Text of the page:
on to #4…
    you present a nice “cherry picked” example on safety but your myopic view here could cost peoples lives. The state of CT did a study and I urge all to read the entire document but I will post her a snippet: Over the 2004-2007 period, in comparison with no-law
    states, construction sector fatalities were lower in prevailing wage law states by 15%.
    In states where the laws are more rigorous, the difference was as high as 25%. In
    states with laws of medium strength (including Connecticut), fatalities were on
    average 15% lower than no-law states….
    safety is also impacted by RTW legislation although that ship appears to have sailed, its supporters as well, may be costing peoples lives.

    I am really disappointed by the people who are supporting this change in absence of knowledge of the truth. I can understand you,John, being in support because non-union contractors are salivating at the thought of being able to bid public projects just below the prevailing wage. That will allow them to fatten their wallets while ******** the workers out of money they would have been paid under prevailing wage laws. Instead the contractor will keep the money, pay low wages and hopefully not get anyone hurt or killed in the process. (remind me again how that helps the local economy?)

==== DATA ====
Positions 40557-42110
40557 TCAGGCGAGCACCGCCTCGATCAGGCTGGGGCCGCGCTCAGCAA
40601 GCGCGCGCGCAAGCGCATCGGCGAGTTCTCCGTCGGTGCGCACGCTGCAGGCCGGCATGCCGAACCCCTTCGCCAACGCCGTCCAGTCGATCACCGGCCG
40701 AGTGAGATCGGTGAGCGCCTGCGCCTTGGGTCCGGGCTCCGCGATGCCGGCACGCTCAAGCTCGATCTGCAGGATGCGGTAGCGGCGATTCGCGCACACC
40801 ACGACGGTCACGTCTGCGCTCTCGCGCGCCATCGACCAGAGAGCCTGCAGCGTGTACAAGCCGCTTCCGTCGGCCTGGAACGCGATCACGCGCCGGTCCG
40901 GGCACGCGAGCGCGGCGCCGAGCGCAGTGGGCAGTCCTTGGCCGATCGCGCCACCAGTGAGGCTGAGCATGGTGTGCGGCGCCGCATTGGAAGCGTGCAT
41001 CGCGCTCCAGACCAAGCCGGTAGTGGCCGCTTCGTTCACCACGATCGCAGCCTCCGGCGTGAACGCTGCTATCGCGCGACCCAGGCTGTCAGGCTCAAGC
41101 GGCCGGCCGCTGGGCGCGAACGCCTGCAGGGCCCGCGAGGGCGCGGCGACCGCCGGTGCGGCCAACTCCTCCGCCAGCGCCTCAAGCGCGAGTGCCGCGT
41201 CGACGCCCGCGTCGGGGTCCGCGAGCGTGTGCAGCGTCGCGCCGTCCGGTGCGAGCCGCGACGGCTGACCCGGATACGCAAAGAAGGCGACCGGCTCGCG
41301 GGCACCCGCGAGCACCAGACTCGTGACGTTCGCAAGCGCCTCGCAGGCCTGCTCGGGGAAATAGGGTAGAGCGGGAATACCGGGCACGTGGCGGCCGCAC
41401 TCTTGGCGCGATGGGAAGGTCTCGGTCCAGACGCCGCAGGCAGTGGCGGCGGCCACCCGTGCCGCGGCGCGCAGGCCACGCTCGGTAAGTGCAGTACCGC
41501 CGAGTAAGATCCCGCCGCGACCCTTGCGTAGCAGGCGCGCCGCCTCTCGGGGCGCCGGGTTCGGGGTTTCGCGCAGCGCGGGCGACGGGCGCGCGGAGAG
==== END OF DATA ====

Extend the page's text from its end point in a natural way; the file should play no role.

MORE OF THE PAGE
Please people, get informed on this issue. Guys like John here are trying to skew the argument with lies and emotion. This change WILL hurt workers and not only those “nasty union workers”. Your friends and neighbors will feel the pinch whether through lost wages, decreased safety or loss of efficiency on these projects…

  5. Correcting A Veliz who said:

    “Prevailing Wage is a mandated wage rate that employers are required to pay their workers for their specific trade. It is designed to help employees get a fair wage for the work they do. ”

    The fair wage is the meeting point between how much the employer will pay and how little the employee will take. The value of the prevailing wage does not take this into account at all. It is in fact designed to overpay employees.

    That is never a good idea. Especially if they are being overpaid with money forcibly taken from taxpayers.

  6. I am being audited by Carpenter SW union from Los Angeles. I did a large prevailing project under this audit period. Can I deduct the prevailing payroll from her union total payroll?

  7. You sir should have just kept your mouth shut. To post something so inaccurate as factual information makes you look uneducated. Prevailing wage helps the workers and the economy. The only people benefitting by paying low wages are the owners. More money paid to hard workers means more money spent locally. It benefits the economy and actually benefits the big business owners that dont want to pay it.

  8. Look at what he is president of (right beneath his picture). Of COURSE he wants to do away with prevailing wage. It is hurting his bottom line. You sir need to reevaluate your life.

Leave a Reply

Your email address will not be published. Required fields are marked *